An Expanding Bicultural Market: A Closer Look at Latin@ Buying Power

guava gerberThe Latin@ market is expanding, with numerous U.S.-based companies now capitalizing on Latin American-inspired flavors and products. Let’s take a closer look at the statistics on where Latin@ buying power is in the United States right now.

What “Bicultural” Means for Business

According to a survey-based study from creative multicultural agency LatinWorks and research consultancy EthniFacts, the idea of the homogeneity of the general Latin@ market is now moot. This is because more and more Latin@s in the United States now see themselves as bicultural – no longer identifying as either “American” or “Latin American,” but now as both. The stats show it: 63% of respondents feel proud to be Latin@; at the same time, 85% feel simultaneously American and Latin@.

What does that look like for businesses? For starters, it means that the Latin@ market and the U.S. market are blending together – where many Latin American products are gaining popularity stateside, while Latin American-inspired flavors are also selling well.

One example was brought out specifically with Latin@ parents in mind – people whose children are growing up to, more often than not, identify as bicultural. Goya has recently introduced guava-flavored baby food. According to Joseph Perez, senior vice president of the company, for Latin@ families, products like these aim to please the Latin@ demographic while simultaneously “expand the taste buds” of other children.

The Latina Power Shift

A report released last week from Nielsen highlights the growing buying power specifically of Latina women. These numbers are significant. By the year 2060, Latinas are expected to make up 30% of the overall female population in the United States. The stats are showing, too, that Latinas are having more and more influence on primary purchases in the home. The percentages of Latina women who responded that they make the most household decisions include 67% for food, 66% for clothes, 59% for pharmaceuticals, and 50% in personal and home electronics.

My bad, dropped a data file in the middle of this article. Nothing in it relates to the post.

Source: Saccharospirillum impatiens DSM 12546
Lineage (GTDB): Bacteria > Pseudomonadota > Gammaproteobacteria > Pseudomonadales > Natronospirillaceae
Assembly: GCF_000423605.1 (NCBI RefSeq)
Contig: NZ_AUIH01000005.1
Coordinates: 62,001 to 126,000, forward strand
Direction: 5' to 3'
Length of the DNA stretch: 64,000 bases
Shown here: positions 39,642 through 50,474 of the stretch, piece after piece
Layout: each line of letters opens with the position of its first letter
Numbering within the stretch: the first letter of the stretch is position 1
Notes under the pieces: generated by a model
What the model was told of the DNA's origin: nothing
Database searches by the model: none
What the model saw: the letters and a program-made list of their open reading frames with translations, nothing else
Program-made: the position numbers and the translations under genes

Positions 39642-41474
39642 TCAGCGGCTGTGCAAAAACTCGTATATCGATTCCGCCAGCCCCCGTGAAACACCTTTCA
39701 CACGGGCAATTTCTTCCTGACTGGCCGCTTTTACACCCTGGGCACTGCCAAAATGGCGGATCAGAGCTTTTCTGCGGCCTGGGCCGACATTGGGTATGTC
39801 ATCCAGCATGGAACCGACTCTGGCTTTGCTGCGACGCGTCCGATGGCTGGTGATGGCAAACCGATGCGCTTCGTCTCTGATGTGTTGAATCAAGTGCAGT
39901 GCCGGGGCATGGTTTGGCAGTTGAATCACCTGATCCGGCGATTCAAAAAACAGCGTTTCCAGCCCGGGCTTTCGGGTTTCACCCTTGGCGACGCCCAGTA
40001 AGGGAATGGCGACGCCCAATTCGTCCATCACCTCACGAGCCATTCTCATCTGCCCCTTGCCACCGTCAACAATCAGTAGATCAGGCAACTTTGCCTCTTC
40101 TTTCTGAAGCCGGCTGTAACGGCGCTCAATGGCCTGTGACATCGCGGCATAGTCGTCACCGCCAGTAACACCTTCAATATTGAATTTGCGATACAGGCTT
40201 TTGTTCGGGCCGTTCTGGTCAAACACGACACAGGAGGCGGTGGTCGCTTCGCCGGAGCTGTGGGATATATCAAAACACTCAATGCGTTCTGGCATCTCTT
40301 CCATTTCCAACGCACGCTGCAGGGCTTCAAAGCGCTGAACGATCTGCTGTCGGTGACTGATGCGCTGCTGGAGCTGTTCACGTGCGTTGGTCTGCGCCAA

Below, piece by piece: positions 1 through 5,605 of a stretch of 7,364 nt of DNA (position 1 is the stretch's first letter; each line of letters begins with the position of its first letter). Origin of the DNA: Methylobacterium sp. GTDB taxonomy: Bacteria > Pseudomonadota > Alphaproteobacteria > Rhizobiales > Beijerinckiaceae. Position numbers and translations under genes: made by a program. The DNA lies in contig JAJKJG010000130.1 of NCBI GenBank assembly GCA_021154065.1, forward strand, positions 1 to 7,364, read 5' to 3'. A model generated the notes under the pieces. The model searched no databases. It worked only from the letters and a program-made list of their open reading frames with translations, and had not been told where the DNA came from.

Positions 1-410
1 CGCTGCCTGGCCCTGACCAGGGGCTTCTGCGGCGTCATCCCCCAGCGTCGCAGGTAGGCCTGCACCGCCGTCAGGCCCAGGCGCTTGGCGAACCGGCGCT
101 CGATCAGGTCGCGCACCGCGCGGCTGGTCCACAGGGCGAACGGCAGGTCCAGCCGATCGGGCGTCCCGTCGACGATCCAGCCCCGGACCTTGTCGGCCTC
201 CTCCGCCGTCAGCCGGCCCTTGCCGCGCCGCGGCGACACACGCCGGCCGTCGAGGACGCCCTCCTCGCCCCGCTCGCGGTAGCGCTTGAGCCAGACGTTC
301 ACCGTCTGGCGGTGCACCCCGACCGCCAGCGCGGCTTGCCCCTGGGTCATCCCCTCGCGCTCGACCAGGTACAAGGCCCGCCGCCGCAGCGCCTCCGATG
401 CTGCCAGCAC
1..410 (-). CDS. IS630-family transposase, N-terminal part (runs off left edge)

Marketing to the Demographic

When it comes to marketing to the Latin@ demographic, there are a lot of identities and social positions now at play. These shifts, not only into biculturalism but also to a new change in primary purchases by gender, are not insignificant. As such, it means that we need to take a closer look at targeted marketing to the Latin@ demographic – with just as much focus on women.

Does your business target the Latin@ demographic? Will you start to soon?

The following two tabs change content below.

Tree

Tree is a somewhat nomadic graduate student pursuing an MFA in Poetry and Literary Translation from Drew University. A self-identified “diplobrat,” she spent over 16 years living as an expat in countries like Guatemala, Bolivia, and Tanzania. Tree graduated from Smith College in 2012 with a degree in Spanish Language and Literature, a minor in Studio Art, and a concentration in Landscape Studies. In between writing poetry for school and content for CEM, she dabbles in goat herding and freelancing. Other interests include reading, watercolor painting, gardening, and traveling.

Related Posts:

Share This